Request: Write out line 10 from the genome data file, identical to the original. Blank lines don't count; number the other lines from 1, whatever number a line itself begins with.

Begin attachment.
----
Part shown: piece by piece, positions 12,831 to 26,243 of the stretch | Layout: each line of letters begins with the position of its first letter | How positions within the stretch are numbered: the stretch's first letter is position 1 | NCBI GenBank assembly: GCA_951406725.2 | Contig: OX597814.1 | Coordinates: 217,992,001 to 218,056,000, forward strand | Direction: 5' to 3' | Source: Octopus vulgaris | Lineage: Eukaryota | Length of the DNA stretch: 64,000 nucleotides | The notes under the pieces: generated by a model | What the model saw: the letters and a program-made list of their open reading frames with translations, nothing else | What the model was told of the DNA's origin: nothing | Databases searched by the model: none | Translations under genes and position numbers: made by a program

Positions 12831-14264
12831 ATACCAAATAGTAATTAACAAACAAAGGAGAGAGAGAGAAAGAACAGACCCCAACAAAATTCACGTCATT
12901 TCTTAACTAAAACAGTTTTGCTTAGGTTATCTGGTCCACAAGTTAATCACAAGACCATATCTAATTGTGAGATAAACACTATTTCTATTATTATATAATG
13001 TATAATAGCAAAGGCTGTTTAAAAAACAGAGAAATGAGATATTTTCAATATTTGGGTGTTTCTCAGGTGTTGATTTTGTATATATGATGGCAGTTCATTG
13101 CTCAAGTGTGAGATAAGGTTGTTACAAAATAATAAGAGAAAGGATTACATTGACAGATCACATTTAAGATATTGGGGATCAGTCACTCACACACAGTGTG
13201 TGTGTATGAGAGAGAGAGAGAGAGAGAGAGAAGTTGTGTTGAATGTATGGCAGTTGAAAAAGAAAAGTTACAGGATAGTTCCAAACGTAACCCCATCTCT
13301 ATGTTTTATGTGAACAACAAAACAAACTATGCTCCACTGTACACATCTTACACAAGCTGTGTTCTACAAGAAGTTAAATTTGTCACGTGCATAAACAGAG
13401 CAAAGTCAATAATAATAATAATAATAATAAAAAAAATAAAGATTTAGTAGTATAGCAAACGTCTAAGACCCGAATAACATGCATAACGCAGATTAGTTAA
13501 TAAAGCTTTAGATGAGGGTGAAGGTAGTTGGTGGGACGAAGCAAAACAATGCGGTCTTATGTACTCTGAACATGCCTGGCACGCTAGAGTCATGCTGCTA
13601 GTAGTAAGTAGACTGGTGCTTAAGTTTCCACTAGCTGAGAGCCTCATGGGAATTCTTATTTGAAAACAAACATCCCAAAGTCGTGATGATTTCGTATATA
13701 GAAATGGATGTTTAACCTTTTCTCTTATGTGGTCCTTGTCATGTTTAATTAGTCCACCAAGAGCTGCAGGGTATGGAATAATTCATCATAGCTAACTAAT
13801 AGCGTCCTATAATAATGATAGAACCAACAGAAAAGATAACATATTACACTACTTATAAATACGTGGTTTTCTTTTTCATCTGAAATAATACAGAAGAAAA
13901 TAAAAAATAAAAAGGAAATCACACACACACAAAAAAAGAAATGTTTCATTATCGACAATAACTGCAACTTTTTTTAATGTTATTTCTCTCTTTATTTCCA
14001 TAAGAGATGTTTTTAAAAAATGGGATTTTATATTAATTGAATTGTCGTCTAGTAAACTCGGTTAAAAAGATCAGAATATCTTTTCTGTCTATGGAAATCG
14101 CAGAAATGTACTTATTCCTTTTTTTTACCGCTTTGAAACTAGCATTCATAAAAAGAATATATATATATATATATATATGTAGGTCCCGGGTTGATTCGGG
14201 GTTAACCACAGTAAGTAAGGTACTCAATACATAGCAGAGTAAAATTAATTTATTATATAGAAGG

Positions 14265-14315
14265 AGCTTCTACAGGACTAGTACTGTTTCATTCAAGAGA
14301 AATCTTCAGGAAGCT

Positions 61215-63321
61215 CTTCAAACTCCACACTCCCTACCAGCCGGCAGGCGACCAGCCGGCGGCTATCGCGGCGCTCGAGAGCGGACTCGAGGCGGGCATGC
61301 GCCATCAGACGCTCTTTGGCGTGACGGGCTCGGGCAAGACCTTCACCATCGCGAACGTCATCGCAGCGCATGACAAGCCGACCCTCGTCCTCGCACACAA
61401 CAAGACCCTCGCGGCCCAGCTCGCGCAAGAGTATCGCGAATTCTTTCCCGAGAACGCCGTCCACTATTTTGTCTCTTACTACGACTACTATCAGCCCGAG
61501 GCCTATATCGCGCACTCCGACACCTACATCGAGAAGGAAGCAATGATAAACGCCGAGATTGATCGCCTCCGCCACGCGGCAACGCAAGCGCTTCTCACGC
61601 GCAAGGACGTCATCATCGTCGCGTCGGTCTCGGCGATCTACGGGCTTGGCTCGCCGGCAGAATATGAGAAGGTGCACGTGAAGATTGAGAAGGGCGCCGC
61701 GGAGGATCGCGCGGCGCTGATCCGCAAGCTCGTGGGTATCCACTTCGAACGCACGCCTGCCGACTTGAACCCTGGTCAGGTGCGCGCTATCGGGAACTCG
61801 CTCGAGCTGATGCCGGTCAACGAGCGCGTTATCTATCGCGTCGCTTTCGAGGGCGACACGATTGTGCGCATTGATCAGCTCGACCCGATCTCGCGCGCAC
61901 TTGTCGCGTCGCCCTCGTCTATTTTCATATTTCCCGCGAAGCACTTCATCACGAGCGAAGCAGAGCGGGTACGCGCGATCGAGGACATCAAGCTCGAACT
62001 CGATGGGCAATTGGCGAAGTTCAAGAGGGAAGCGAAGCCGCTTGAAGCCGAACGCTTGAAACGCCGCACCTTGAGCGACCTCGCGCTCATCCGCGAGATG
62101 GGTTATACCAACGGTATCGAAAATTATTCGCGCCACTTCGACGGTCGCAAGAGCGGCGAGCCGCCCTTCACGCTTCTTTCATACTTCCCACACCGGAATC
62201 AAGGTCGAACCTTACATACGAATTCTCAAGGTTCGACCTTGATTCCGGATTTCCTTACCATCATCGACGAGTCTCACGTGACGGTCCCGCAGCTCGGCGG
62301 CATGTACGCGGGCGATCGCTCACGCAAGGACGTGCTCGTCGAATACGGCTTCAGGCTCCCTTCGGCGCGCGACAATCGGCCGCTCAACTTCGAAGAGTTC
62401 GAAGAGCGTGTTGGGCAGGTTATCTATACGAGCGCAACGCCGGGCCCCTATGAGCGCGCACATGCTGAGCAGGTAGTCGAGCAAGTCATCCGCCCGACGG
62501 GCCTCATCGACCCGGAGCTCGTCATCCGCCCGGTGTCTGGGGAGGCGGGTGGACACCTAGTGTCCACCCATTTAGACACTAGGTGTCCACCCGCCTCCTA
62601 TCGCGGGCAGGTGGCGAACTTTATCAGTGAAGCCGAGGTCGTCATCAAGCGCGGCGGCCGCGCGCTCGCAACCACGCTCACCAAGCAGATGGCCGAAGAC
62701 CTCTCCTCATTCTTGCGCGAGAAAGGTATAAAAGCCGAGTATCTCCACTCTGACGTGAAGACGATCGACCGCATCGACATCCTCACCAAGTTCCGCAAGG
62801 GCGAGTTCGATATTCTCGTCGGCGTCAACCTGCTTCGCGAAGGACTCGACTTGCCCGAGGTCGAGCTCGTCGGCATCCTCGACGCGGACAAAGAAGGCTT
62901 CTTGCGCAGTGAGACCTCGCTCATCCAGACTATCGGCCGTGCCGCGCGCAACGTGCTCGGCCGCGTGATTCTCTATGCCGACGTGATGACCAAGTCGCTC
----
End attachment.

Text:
13501 TAAAGCTTTAGATGAGGGTGAAGGTAGTTGGTGGGACGAAGCAAAACAATGCGGTCTTATGTACTCTGAACATGCCTGGCACGCTAGAGTCATGCTGCTA